HUNTINGDON VALLEY, Pa., Jun 17, 2019 (SEND2PRESS NEWSWIRE) — The Spotted Lanternfly is a destructive insect that has officially invaded Philadelphia, Bucks and Montgomery Counties! All winter long, their eggs lay waiting for the warm weather, and the Spotted Lanternfly Nymphs have already started to emerge. The experts at Giroud Tree and Lawn share what to look for and how to capture and destroy these destructive insects.
How Spotted Lanternfly Causes Property Damage and Attracts Dangerous Insects
These insects eat tree sap and then excrete droppings of a sweet, sticky substance called Honeydew. The honeydew will coat the tree, the base of the tree, and anything underneath the tree, including cars, hardscapes, and decking. Then, black, sooty mold grows on the secreted substance. The combination of honeydew and black, sooty mold has an unpleasantly sour stench and is very difficult to remove from surfaces.
Even more unsettling, the secreted honeydew attracts stinging wasps! Wasps can’t resist the tantalizing smell of the honeydew, and they will swarm a property for a taste. Homeowners are struggling to rid their yards of stinging wasps, and it’s particularly a problem for children playing in the area!
How to Identify the Spotted Lanternfly
One of the things that makes this insect difficult to control is the fact that it goes through several identities during its life cycle. Adult females lay eggs in the fall, and they cover the egg masses in a secretion that dries hard and camouflages to look like dirt or clay. The young nymphs that emerge from the eggs in spring are black with white spots. In early summer, they gain red markings on their bodies. Then, midsummer they become adults and shed their skin to form wings on their backs.
How to Capture and Destroy Spotted Lanternfly Nymphs
The experts at Giroud Tree and Lawn have been working closely with Penn State’s Department of Agricultural Sciences to determine the best treatments and techniques for combatting Spotted Lanternfly in each of the life cycle stages. According to Penn State, “Currently, the most effective trap for SLF is a sticky band wrapped around the trunks of trees. SLF nymphs and adults are trapped in the sticky barrier as they crawl up from the ground onto the trunks and move upward to feed on the tree.”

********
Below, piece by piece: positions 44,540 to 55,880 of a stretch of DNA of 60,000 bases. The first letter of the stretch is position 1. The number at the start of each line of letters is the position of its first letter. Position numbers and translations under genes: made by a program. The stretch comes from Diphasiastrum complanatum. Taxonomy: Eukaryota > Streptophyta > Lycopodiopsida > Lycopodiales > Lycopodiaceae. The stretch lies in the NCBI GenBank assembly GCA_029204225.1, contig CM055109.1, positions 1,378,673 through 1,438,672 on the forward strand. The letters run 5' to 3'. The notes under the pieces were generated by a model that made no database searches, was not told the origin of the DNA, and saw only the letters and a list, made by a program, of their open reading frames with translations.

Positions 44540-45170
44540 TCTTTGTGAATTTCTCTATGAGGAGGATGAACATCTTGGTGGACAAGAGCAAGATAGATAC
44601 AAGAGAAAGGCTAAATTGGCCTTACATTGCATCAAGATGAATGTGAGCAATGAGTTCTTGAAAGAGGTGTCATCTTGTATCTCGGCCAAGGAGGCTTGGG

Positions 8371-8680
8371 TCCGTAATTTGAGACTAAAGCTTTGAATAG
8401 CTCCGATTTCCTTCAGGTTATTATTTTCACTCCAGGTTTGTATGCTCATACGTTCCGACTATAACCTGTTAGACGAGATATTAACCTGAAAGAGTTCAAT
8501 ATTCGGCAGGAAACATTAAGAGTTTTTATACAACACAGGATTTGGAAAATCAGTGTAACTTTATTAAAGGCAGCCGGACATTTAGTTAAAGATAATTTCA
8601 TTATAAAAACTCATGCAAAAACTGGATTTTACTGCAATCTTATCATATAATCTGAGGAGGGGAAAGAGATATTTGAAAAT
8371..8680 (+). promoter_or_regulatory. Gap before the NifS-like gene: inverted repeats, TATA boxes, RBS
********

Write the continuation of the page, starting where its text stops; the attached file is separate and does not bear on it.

Sticky bands can be found at most hardware stores and Amazon.com. They are easy to install, but they should be changed weekly for the best results. It is important to be aware that these sticky bands can accidentally trap other insects and also small animals and birds. To avoid this problem, Penn State recommends cutting the sticky bands lengthwise so the surface area is not as broad. Penn State also urges homeowners to wrap the outside of the tree with chicken wire over the area of the sticky band. This will prevent squirrels, birds and other small animals from becoming stuck to the band.
If homeowners see signs of Spotted Lanternfly on the property, they should have their trees inspected by an ISA Certified Arborist.
About Giroud Tree and Lawn:
Giroud Tree and Lawn specializes in tree service, lawn care and mosquito and tick control programs that make customers love doing business with the company since 1974. Serving Bucks, Montgomery and Philadelphia Counties, the company offers professional tree and lawn evaluation, tree pruning, tree removal, insect and disease control, fertilizing, stump removal, traditional and 100% organic lawn programs and mosquito and tick control. Giroud Arborists are certified by the International Society of Arboriculture (ISA) and have the knowledge and experience required to properly diagnose, treat and maintain trees and lawn health.
The company is Accredited by the Tree Care Industry Association and Better Business Bureau. Giroud has also been awarded the Angie’s List Super Service Award(r) every year since 2005. The “Giroud Treework for Charity” program donates free tree care services to parks, historical sites and other non-profit organizations located in the Company’s service area. For more information, visit the company website at http://www.giroudtree.com or call 215-682-7704.
News Source: Giroud Tree and Lawn
Related link: http://www.giroudtree.com
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